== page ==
• Control your cravings - Eat a balanced diet while limiting the amount of carbohydrates you are eating. Carbohydrates can provide a short-term energy boost but leave you feeling worse later in the day.

• Embrace an exercise routine - Exercise is not only good for your physical health, but also helps relieve the stress and anxiety that can increase the symptoms of SAD. Yoga and Pilates type classes are a good way to relax and exercise at the same time.

• Learn to manage your stress - Take time to relax each day and try to manage your stress so it doesn’t lead to depression and overeating. Make it a point to stay connected to people who are important to you, as they will help you remain calm and happy.

“Good spirits don’t have to disappear as the hours of sunlight dwindle during the winter,” added Stracks. “This time of year should be the most enjoyable, but if you find yourself feeling down, there are things you can do to help.”

Source:  Northwestern Memorial Hospital

Media Contact:

Posted by on September 17, 2010 - 9:02am

An understanding why women experience more stress-related mental disorders like depression and Post Traumatic Stress Disorder (PTSD) has eluded scientists but a new study in rat brains may help explain why women are more prone to mood and anxiety disorders than men.

In order to better understand this study, I found it helpful to look up a few key definitions:

  • stressor:   a stimulus that causes stress, can be physical, emotional or social
  • hormone:  a secretion of an endocrine gland that is transmitted by the blood to the tissue on which it has an effect
  • neurotransmitter:   a chemical that transmits signals from a neuron (nerve system cell) to a cell across an empty space called a "synapse"
  • receptor:   a protein molecule embedded in either the membrane or cytoplasm of a cell, to which one or more specific kinds of signaling molecules, such as a neurotransmitter or hormone may attach. Each cell typically has many receptors, of many different kinds.

Now, back to the study:

Corticotropin releasing factor (CRF), which acts as both a hormone and a neurotransmitter, is likely a key player.   In response to a stressor, CRF binds to receptors on cells in an alarm center deep in the brainstem, called the locus ceruleus.   This telegraphs heightened emotional arousal throughout the brain via the chemical messenger norepinephrine.   Such hyper-arousal can be adaptive for brief periods, but not if it becomes chronic.   Runaway CRF is a core feature of depression.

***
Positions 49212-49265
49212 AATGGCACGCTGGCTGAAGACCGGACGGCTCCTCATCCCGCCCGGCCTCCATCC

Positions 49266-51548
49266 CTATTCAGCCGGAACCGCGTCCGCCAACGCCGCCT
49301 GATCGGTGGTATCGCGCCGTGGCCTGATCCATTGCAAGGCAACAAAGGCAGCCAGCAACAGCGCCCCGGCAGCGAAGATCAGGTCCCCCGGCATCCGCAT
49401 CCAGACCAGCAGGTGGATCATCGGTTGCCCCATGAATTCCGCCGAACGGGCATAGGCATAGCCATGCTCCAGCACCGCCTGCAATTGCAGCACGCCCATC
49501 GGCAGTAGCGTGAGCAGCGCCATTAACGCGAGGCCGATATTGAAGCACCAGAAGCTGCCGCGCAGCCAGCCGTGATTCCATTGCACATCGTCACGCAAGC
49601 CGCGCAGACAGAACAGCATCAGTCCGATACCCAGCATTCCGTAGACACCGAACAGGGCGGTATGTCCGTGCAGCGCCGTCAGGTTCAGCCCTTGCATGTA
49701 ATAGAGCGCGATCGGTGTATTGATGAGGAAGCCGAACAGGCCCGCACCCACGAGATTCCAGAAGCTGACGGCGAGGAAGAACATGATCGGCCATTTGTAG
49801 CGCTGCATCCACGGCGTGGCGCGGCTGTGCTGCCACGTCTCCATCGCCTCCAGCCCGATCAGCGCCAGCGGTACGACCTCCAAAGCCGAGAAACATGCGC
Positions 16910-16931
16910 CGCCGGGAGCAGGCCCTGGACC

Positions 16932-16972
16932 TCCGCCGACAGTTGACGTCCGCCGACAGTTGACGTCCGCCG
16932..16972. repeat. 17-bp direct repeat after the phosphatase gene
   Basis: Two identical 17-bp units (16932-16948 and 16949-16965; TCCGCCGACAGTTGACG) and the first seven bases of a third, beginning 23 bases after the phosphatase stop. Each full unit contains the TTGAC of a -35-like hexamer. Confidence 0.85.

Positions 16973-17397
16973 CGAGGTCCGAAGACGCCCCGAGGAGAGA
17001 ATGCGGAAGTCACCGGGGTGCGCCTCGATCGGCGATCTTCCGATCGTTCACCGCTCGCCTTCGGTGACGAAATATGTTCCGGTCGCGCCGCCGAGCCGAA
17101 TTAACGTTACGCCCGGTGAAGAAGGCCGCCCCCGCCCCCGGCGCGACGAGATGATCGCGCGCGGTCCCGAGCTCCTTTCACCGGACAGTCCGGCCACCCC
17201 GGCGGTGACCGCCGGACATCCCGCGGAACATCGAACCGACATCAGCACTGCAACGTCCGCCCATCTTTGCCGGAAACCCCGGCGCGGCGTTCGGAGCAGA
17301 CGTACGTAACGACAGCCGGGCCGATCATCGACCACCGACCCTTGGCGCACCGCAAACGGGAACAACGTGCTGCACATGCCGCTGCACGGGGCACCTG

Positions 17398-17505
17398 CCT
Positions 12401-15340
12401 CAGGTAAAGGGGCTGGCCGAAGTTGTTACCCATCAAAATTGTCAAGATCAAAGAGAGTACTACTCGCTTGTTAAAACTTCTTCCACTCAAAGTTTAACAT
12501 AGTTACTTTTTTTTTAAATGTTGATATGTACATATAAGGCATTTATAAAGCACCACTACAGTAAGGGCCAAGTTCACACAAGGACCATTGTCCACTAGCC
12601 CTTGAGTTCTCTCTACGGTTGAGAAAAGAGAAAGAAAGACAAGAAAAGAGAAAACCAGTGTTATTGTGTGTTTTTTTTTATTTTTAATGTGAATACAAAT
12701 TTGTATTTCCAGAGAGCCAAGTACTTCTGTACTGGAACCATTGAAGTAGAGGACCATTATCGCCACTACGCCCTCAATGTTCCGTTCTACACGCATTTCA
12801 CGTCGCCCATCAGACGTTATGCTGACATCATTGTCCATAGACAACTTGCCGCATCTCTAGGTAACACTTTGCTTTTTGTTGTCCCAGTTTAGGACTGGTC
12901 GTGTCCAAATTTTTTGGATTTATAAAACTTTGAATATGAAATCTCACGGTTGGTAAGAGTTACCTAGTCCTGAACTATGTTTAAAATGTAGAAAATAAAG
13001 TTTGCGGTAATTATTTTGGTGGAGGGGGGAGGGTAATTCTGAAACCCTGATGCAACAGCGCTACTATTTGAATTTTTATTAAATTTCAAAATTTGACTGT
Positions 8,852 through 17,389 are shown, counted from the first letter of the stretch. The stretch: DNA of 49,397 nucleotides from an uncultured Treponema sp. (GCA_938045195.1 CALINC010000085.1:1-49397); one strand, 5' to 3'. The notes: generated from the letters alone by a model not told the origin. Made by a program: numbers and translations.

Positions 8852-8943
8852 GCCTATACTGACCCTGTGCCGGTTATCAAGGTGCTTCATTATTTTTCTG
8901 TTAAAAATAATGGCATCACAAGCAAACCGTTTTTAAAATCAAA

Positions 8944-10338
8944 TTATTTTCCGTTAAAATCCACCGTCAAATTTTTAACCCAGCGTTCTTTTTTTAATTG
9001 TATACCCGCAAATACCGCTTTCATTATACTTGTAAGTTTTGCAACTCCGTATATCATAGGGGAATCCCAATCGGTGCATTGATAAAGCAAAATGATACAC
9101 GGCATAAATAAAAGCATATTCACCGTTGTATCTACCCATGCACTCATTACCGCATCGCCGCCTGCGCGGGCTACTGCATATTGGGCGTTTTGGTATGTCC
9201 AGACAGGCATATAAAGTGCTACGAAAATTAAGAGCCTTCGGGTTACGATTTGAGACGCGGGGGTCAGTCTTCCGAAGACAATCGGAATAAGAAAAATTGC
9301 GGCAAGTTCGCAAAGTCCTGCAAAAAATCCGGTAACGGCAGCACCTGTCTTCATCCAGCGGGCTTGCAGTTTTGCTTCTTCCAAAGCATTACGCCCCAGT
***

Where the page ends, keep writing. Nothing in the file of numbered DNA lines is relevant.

Previous studies suggested that this alarm system is more sensitive to CRF and stress in the female brain and researchers at Children's Hospital in Philadelphia developed an experiment to see how CRF receptors responded in male versus female rats, both unstressed and after exposure to a stressor (in this case, a swim).

Even in the absence of any stress, the researchers found the female stress signaling system to be more sensitive from the start.   CRF receptors had stronger connections or coupling in the female rats, so it took lower levels of CRF to activate proteins in the unstressed females compared to males.    CRF levels that had no effect in males turned on cells in female rats.

After stress, CRF receptors remained exposed on the neuronal membranes in the female rat, maintaining the CRF effect.   In the stressed male, the CRF receptors interacted with proteins in the cell that enabled some of the them to retreat and not be available to couple to the CRF.  This helped the male brain adapt its sensitivity to the stressor and thus the stress response was less than in the females.

What is the significance of this experiment?   Certain brain cells in females are more sensitive to CRF  and less able to adapt to too much CRF than male brain cells.

The next step is to examine the male and female CRF receptors for structural differences that might account for the functional differences (e.g., response to stress, depression).   Since most rodent models of mood and anxiety disorders use male animals exclusively, the new findings of sex differences in stress signaling mechanisms call for a more sex- and gender-balanced approach---especially for mental disorders that disproportionately affect females.   This sex-difference should also be factored in as medication treatments based on blocking CRF receptor are developed, say the researchers.